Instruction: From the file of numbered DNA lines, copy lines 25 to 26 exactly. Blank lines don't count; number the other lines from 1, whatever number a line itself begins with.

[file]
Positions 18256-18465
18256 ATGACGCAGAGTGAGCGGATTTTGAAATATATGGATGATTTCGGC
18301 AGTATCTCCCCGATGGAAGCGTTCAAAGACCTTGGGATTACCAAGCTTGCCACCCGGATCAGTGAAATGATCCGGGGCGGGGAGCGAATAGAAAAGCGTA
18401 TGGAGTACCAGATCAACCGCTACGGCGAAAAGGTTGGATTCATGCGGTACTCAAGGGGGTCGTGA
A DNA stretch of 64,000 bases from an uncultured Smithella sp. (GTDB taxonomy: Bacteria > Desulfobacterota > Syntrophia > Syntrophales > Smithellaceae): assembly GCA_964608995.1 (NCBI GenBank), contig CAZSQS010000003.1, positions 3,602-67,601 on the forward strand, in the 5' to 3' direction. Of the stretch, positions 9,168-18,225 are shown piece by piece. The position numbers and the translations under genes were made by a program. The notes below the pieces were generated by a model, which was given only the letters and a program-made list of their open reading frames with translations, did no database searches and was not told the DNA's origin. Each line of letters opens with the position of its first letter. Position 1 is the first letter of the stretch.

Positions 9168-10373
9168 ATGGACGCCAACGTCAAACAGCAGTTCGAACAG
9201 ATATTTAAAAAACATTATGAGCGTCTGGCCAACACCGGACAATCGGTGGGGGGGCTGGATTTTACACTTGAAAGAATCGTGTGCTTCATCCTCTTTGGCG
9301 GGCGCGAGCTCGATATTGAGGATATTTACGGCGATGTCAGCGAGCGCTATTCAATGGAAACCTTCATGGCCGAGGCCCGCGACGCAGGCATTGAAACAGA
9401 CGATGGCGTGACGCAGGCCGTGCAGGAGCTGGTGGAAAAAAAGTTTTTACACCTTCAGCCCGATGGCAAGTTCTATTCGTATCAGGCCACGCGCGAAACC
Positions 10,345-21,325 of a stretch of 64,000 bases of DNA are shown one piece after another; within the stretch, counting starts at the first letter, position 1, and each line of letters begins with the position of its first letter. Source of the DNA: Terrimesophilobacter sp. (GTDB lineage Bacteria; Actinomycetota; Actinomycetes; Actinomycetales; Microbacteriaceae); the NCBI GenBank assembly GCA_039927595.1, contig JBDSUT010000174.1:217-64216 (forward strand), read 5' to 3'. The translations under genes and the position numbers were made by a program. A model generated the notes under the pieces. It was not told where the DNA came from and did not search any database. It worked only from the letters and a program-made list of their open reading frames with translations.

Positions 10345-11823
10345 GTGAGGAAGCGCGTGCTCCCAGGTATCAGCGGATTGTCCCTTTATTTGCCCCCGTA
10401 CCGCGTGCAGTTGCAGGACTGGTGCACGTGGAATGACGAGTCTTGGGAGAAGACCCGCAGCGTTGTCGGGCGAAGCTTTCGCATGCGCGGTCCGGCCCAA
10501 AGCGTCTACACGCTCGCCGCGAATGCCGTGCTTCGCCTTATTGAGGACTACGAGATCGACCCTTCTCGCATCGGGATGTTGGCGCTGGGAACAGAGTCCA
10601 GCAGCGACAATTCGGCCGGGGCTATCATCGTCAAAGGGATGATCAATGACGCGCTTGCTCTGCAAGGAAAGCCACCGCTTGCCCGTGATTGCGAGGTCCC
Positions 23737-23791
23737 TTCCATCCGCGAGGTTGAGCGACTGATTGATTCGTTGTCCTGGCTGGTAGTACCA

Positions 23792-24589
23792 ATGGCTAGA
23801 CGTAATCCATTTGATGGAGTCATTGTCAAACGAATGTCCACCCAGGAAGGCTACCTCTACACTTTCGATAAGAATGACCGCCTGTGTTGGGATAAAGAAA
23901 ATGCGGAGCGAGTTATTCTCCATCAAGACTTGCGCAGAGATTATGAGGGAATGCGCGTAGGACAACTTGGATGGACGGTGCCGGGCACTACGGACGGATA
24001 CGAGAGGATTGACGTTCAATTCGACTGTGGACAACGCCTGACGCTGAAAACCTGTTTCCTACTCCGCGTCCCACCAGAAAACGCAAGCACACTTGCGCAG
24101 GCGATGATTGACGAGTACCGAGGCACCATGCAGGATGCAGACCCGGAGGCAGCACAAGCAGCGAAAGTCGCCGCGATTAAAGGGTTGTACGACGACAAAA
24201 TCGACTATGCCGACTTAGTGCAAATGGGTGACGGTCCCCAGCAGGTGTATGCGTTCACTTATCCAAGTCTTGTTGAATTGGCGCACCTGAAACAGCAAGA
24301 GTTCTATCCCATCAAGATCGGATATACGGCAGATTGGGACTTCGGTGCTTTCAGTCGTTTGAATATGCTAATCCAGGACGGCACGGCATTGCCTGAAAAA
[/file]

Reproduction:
24201 TCGACTATGCCGACTTAGTGCAAATGGGTGACGGTCCCCAGCAGGTGTATGCGTTCACTTATCCAAGTCTTGTTGAATTGGCGCACCTGAAACAGCAAGA
24301 GTTCTATCCCATCAAGATCGGATATACGGCAGATTGGGACTTCGGTGCTTTCAGTCGTTTGAATATGCTAATCCAGGACGGCACGGCATTGCCTGAAAAA